There are a couple different kinds of zone, two of the most common being the inside zone and the zone stretch.

    The "inside zone" is more of a downhill attack, and is more likely to produce the cutback lane. The back must be able to read the progress of the play and cut and go.

    The "zone stretch" does just what it sounds like - runs more towards the edge, trying to get defensive flow horizontally so a vertical seam can be created, moreso of the drive or man scheme. Big play potential here.

    Blocking the zone is where it really helps to have athletic linemen who can move horizontally with decent power and push. In fact, the OL must be able to move horizontally, all while keeping their shoulders square to the line of scrimmage and while engaging the defense. If they open up their shoulders at all, at can create a seam for the defense to get penetration and disrupt the play before it starts.
     
  3. Pack93z

    Pack93z You retired too? .... Not me. I'm in my prime

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  4. warhawk

    warhawk Cheesehead

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    Appreciated Pack93.

    I wasn't going to confess a great knowledge of the system itself. I did hear earlier this year the coaches talking about the film they evaluated last year and one overall observation was they have to move the DE out better. They said the system calls for the Tackle or Tackle/Guard or Tackle/TE combo to get the DE pushed out or further down the line and that wasn't done effectively enough this last year.

    I also remember hearing that there were some variations of the running game they did not bring in last year because they thought it would be information overload. I would think some of that could be installed this season.

    I may be the eternal optimist but I can see where the "0" line will be in a whole new ball park now having grasped the offense and knowing the playbook and being able to just "go" now.

    I definately see this resulting in more "big" plays by RB's which didn't start happening until later last year and was surprised to see that MO actually sprung more of those than AG.
     
  5. Pack93z

    Pack93z You retired too? .... Not me. I'm in my prime

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    No problem... it is at least what I understand it to be... while I think it would be difficult to not fire out of your stance, playing alot of Oline in HS and summer camps before I got hurt.. one won't think it would be all the difficult to learn this system... but you have to have the agility to pull it off...

    A couple of years ago I was talking to Chris & Joe about this scheme... they both played pro ball... anywho they seemed to think it would be more difficult to adjust to the fact in zone you want to keep the defender more stationary instead of driving them... hence to allow lanes to open up by not pushing the defender into the open cutback lane.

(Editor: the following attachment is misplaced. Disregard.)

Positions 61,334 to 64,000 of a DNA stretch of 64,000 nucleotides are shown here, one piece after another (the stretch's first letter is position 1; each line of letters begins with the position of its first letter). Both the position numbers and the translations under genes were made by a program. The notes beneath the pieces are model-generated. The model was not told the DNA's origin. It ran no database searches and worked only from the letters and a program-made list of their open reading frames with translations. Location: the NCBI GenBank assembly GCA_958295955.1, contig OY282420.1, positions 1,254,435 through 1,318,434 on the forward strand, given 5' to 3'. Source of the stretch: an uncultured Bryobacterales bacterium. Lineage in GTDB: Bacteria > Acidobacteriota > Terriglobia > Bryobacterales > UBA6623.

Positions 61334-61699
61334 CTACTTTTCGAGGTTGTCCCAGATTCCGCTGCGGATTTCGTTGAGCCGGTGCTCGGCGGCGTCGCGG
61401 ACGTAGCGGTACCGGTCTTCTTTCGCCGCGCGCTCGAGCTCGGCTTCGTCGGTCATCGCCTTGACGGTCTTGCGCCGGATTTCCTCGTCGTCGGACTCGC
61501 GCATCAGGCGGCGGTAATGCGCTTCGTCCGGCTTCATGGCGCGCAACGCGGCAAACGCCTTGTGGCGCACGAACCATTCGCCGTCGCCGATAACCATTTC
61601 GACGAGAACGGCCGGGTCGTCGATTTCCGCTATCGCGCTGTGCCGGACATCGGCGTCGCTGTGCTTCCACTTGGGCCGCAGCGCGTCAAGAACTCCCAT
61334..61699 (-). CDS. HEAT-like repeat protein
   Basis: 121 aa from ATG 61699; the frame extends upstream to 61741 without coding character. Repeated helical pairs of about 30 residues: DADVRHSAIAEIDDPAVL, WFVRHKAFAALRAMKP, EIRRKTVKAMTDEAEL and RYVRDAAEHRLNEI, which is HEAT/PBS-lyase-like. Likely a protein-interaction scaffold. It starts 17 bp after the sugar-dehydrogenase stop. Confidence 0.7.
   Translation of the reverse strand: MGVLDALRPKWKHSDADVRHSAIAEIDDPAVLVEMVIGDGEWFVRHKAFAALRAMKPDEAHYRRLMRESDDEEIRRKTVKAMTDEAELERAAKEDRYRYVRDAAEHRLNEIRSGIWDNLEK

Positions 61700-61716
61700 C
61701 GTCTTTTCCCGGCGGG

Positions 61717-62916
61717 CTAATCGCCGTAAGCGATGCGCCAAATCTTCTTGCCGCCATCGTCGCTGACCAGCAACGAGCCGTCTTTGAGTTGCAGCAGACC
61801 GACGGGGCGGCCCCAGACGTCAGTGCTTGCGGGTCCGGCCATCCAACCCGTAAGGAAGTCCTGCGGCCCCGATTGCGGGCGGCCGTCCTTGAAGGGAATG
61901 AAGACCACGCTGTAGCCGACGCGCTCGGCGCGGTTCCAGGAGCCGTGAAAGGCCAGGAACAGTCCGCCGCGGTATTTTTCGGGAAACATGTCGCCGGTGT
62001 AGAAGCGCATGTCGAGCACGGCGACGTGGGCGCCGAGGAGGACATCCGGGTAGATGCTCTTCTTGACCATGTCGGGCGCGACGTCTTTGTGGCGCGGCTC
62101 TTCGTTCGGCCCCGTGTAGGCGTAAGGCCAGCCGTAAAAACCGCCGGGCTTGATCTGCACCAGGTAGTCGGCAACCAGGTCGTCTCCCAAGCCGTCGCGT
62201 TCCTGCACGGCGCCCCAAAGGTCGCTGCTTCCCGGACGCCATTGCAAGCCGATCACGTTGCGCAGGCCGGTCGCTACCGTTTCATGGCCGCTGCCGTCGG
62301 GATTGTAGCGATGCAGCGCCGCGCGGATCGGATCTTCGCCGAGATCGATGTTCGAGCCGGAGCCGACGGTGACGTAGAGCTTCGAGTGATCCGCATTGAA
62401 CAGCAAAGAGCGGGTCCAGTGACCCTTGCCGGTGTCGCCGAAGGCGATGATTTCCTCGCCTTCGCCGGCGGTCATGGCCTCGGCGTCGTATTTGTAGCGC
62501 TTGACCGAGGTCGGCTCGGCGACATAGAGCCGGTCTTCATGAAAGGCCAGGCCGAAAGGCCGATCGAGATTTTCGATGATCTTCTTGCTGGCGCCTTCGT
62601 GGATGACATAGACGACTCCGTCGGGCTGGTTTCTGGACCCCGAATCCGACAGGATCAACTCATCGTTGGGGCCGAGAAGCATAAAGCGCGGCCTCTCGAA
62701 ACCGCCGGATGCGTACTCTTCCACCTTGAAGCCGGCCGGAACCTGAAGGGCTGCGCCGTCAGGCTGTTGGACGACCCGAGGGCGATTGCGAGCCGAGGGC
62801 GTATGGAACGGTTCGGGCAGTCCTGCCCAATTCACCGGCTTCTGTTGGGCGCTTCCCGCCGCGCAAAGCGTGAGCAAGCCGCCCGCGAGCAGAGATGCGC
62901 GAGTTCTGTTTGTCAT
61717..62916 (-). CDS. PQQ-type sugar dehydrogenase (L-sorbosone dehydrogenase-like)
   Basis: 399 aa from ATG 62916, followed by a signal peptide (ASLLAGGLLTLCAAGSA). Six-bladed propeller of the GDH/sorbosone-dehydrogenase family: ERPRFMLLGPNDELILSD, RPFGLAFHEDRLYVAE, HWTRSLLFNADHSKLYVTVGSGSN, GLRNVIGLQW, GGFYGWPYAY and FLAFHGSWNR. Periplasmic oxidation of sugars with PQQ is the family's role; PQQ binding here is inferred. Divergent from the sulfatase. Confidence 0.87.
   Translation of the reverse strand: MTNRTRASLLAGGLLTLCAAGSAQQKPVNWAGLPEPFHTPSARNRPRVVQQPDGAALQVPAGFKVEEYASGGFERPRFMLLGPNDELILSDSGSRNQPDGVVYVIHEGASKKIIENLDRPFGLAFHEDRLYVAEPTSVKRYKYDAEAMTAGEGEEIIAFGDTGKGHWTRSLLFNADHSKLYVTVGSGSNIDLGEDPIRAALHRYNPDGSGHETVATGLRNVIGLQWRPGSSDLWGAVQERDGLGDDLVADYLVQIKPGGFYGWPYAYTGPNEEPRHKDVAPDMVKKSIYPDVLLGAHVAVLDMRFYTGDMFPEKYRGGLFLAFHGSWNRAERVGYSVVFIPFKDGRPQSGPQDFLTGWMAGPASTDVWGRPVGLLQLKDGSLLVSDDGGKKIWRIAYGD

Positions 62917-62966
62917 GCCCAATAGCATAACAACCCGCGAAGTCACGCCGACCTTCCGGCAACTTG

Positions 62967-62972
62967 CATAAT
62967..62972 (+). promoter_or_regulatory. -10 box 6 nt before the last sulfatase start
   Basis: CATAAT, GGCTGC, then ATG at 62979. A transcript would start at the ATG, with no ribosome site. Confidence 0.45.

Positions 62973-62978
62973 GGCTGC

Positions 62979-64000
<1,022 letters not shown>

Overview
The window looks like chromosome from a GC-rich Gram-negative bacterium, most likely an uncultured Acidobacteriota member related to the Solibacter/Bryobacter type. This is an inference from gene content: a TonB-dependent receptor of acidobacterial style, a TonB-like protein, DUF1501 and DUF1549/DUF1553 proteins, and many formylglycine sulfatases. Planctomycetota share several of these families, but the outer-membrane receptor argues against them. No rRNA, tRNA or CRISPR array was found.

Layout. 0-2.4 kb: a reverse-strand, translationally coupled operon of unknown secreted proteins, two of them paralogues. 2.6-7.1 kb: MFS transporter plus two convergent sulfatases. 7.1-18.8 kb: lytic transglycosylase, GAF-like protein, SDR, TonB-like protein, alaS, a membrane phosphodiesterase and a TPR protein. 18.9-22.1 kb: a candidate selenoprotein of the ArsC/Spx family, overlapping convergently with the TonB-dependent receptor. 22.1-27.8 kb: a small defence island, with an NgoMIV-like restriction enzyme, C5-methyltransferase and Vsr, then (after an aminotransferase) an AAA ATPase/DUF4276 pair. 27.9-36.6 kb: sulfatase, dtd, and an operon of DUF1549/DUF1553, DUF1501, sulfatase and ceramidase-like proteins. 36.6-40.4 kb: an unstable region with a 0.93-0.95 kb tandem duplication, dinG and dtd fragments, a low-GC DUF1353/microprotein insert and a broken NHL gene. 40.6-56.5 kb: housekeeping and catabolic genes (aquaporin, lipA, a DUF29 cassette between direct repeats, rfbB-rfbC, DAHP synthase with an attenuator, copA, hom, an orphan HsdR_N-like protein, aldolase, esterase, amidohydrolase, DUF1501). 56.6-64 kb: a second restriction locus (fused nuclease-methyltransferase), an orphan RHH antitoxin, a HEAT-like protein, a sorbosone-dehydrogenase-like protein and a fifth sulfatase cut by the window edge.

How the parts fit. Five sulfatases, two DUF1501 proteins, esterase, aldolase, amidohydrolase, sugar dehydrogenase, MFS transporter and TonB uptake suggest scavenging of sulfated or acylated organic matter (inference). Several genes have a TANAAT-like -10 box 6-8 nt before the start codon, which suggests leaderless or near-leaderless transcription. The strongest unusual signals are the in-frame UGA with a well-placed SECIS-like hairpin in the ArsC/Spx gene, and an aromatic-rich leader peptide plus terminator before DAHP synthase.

6. cheesey

    cheesey Cheesehead

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    I agree! I'm excited about the possibilities. The guys won't have to "think" so much, it will be more natural for them this year. I have BIG hopes for the running game, which will of course then open up the pass more too.
     
  7. Mortfini

    Mortfini Cheesehead

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    i love the idea that green bay r running a ZBS even if most of the teams r not
     
  8. Lare

    Lare Cheesehead

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    It would be interesting to see what the percentage is of the teams that run the ZBS and have made it to the playoffs and the Super Bowl in recent years, as opposed to teams that do not. As effective as it is, you would think the percentage would be pretty high.
     
  9. cheesey

    cheesey Cheesehead

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    I honestly don't know the stats on that. Hopefully we can accomplish alot this year.
    Heck.......I'm still pulling for the super bowl! I know.......i'm probably dreaming, but hey, why NOT dream?
     
  10. warhawk

    warhawk Cheesehead

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    I think where the zone does fair well is in rushing stats comparing all teams which reflects the effectiveness of that aspect of the offense.

    Having a good run game will certainly help get teams to the SB but they have to have all the other parts of the game working as well.

    History seems to show the zone has held up it's end for the teams that use it. Other aspects of those teams may not have faired as well but running the ball well was not a problem.
     
  11. Zombieslayer

    Zombieslayer Cheesehead

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    Folks - Wikipedia has a great zone blocking page:
    http://en.wikipedia.org/wiki/Zone_blocking

    I had no idea Carolina will implement it this year. Kind of stupid to get rid of KJ, considering he's one of the best blocking WRs in the NFL.